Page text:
The Art of Networking: Building Genuine Connections

Video call for employment networking on Zoom with talent search company

In today’s interconnected world, networking (not to be confused with social networking) has become an essential skill for personal and professional growth. As a team of recruiters, we know this firsthand from personal experience, and there are many studies to back that up, as well (like this one!).

However, to be successful, it’s crucial to understand what networking truly means and what it doesn’t. Far too often, people perceive networking as a means to an end: they’re simply reaching out to a connection when they need something. This approach both rubs the recipient the wrong way and fails to foster a genuine relationship. Real networking, on the other hand, is all about building connections.

The Problem with Opportunistic Networking

Consider this scenario: You have a connection with whom you’ve worked closely in the past, but they never responded to any of your outreaches to stay in touch, despite the relationship you shared. Now, out of the blue, they’ve emerged from the woodwork seeking help with a job search–with no acknowledgement of those previously ignored messages. This very thing happened to a member of our team! And stories like this, unfortunately, are not uncommon.

Does this kind of approach make for a strong and lasting relationship?

Does it make the recipient genuinely want to help?

The answer to both is probably not.

The reason is quite simple–this person has shown no interest in maintaining the relationship itself; their only interest lies in leveraging the connection when it benefits them. Such opportunistic networking can damage your reputation and erode trust within your professional network.

Interactions like this give networking a bad name. Staying connected doesn’t have to be superficial or opportunistic. Its true purpose is to build and nurture meaningful relationships that benefit both parties involved. It’s about fostering a sense of trust and reciprocity. 

Building Genuine Connections

So, how can you avoid a similar faux pas and network more effectively and authentically? Below are some tips to help you build genuine connections that stand the test of time.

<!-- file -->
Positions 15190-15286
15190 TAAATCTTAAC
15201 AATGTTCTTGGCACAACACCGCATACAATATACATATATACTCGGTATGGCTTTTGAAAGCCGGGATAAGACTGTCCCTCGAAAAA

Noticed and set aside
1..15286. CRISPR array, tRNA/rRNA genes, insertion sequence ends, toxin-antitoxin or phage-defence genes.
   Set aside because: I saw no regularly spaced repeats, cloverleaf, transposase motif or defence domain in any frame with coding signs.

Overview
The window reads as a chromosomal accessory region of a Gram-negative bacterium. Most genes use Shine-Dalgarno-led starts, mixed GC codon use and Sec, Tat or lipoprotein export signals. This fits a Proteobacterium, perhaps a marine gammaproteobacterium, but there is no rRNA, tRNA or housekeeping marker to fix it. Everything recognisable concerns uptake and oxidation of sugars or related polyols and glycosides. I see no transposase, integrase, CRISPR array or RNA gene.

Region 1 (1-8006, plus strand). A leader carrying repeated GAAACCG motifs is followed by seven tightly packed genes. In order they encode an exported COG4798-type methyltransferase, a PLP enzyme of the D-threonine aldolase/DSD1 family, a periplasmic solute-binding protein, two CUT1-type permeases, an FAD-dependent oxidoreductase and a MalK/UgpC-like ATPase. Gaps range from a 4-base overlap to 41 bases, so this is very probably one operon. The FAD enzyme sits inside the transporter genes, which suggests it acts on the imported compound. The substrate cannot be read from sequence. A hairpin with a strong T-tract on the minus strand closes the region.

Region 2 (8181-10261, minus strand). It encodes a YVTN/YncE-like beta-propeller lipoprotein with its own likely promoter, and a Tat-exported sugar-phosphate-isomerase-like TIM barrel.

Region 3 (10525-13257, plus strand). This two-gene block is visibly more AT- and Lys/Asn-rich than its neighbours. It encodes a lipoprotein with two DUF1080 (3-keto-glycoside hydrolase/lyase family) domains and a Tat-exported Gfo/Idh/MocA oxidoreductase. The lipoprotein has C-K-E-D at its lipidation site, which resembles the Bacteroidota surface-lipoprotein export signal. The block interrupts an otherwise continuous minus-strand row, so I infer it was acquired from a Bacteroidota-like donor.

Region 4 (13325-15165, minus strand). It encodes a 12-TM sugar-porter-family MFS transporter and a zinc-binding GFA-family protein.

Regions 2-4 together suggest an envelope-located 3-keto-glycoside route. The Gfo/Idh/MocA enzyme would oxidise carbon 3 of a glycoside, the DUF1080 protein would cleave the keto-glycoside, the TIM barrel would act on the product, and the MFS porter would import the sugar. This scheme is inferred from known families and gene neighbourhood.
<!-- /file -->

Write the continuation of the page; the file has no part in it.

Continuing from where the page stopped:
Take a moment to check in with your connections. Show genuine interest in their well-being, both personally and professionally. Ask about their current projects, challenges, and achievements. A simple “How have you been?” can go a long way in demonstrating your sincere interest. And if you notice a promotion or new job, a message of congratulations is always welcome. 

Quarterly Outreach

Consider making it a habit to reach out to all or a portion of your network once a quarter, just to stay in touch. Share updates about your own endeavors and inquire about theirs. This regular communication helps maintain the connection and keeps you on each other’s radar.

Responsiveness is Key

If someone reaches out to you, be responsive. Responsiveness is a fundamental aspect of effective networking. If you want to be heard and respected in your network, remember that it’s a two-way street. Promptly reply to messages, offer assistance when you can, and show that you value the relationship.

Why is all of this important? It’s no secret that one of the benefits of building a network is to be able to tap into it when job-seeking, but opportunities don’t end there. When you build strong relationships, you can leverage them for career/business advice, fundraising support, spreading brand awareness, maybe the occasional favor (discounts anyone?), and so much more.

If you haven’t done the work, your resources are limited. Take it from a team of seasoned recruiters at Pivotal: we maintain relationships not only to benefit our professional connections, but also to have a robust network to recruit from. Imagine the potential when you stay in touch and front of mind with a large group of professionals–you certainly won’t regret it! 

In Conclusion

Networking is not merely a transactional activity where you extract value when needed. It’s about building authentic, lasting relationships based on trust, reciprocity, and mutual interest. By taking the time to check in on your connections, maintaining regular outreach, and being responsive, you can cultivate a network that not only supports your goals but also enriches your professional and personal life. Genuine networking is a skill that pays dividends in the long run and helps you create meaningful connections that stand strong, even when you’re not seeking immediate assistance.